Wednesday, November 25, 2015

It was all a dream

Mrs. Todds my English teacher gives an automatic "F" if anyone ever writes "I woke up and it was all a dream" at the end of a story. She says it violates the deal between reader and writer; that it's a cop-out, it's the Boy Who Cried Wolf. But every single morning we really do wake up and it really was all a dream.
— from Slade House, by David Mitchell.

Friday, November 20, 2015

Three library things

The Library at Night
A virtual exploration of the great libraries of the world, inspired by Alberto Manguel's essay.

Step into a recreation of Manguel's own library. "The library in the morning suggests an echo of the severe and reasonably wishful order of the world, the library at night seems to rejoice in the world's essential, joyful muddle."

Exhibition at the Grande Bibliothèque (Bibliothèque et archives nationales du Québec) until August 28, 2016. (I'll review it when I see it, but sadly that may not be for a while.)

Fallout 4
Disclaimer: I've never played Fallout, but I've logged several hours watching other people play Fallout.

In the latest installment, players can return overdue library books, strewn about the wasteland, for valuable tokens.

"There's certainly no harm in including a library in an imagined dystopian future — if anything, it's a great reminder that overwhelming violence can destroy valuable culture and knowledge."

The Library
A short film about the romance of books.

"It still carries a magical feeling for me, this special kind of sanctuary full of knowledge, full of stories, all covered in a sense of quiet respect and revery." (via)

Monday, October 26, 2015

Science in the service of Fiction

La Science au service de la Fiction:

Premier prototype d'écriture automatique avec images, typographies et pourcentages. Carte postale extraite du livre «Lapsus Mordicus», 2013.

A friend of mine recently sent me this fabulous postcard from France. It oozes cool, but I can't be entirely certain how the machine works.

The retro-futuristic computer appears to be designed to generate fiction according to the input configuration of narrative elements.

I'm not convinced that this machine covers all the components required for a satisfying read: violence, suspense, emotion, and femme fatale. I might add the elements of comedy, character, and cats.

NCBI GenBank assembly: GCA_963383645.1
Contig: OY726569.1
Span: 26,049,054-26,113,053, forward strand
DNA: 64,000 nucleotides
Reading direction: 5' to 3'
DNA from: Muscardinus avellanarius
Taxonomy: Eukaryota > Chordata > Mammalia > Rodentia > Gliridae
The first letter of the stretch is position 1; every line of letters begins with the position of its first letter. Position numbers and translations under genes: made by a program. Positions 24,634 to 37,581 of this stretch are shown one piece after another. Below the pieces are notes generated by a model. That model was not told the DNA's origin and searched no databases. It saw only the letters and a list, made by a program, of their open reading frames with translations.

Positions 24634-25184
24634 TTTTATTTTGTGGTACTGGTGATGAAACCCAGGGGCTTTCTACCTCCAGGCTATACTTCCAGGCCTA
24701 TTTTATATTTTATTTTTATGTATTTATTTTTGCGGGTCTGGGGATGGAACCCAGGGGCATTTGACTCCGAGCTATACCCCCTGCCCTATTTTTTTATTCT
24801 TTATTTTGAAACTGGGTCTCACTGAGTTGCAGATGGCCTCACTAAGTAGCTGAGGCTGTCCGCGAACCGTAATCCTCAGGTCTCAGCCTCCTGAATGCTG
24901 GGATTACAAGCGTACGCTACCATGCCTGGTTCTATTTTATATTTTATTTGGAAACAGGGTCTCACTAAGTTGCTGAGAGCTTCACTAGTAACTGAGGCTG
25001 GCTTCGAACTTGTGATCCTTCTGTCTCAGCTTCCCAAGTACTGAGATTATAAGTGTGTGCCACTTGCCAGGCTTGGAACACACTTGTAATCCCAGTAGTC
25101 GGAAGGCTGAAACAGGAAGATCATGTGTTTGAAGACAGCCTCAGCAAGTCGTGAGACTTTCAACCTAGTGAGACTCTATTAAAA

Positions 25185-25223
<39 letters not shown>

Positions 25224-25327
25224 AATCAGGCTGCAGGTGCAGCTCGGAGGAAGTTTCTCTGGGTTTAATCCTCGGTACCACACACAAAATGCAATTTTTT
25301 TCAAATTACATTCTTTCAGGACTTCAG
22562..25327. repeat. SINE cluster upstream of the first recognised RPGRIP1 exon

Wednesday, October 21, 2015

Cat, book

Local street art, on the wall of a used book shop.

Wednesday, October 07, 2015

Notebooks, neckties, and homework

For one and half school years, between sixth and seventh grade, Mevlut worried constantly about where to sit in the classroom. The inner turmoil he endured while grappling with this question was as intense as the ancient philosophers' worries over how to live a moral life. Within a month of starting school, Mevlut already knew that if wanted to become "a scientist Atatürk would be proud of," as the principal liked to say, he would have to befriend the boys from good families and nice neighbourhoods, whose notebooks, neckties, and homework were always in good order. Out of the two-thirds of the student body who, like Mevlut, lived in a poor neighbourhood, he had yet to meet anyone who did well in school. Once or twice in the school yard, he'd bumped into boys from other classes who took school seriously because they, too, had heard it said, "This one's really clever, he should be sent to school," but in the apocalyptically overcrowded school, he had never managed to communicate with these lost and lonely souls who, like the quiz team, were belittled by the rest as nerds. This was partly because the nerds themselves regarded Mevlut with some suspicion, as he, too, was from a poor neighborhood. He rightly suspected that their rosy worldview was fatally flawed: deep down, he felt that these "clever" boys, who thought they would become rich one day if only they could learn the sixth-grade geography textbook by heart, were, in fact, fools, and the last thing he wanted was to be anything like them.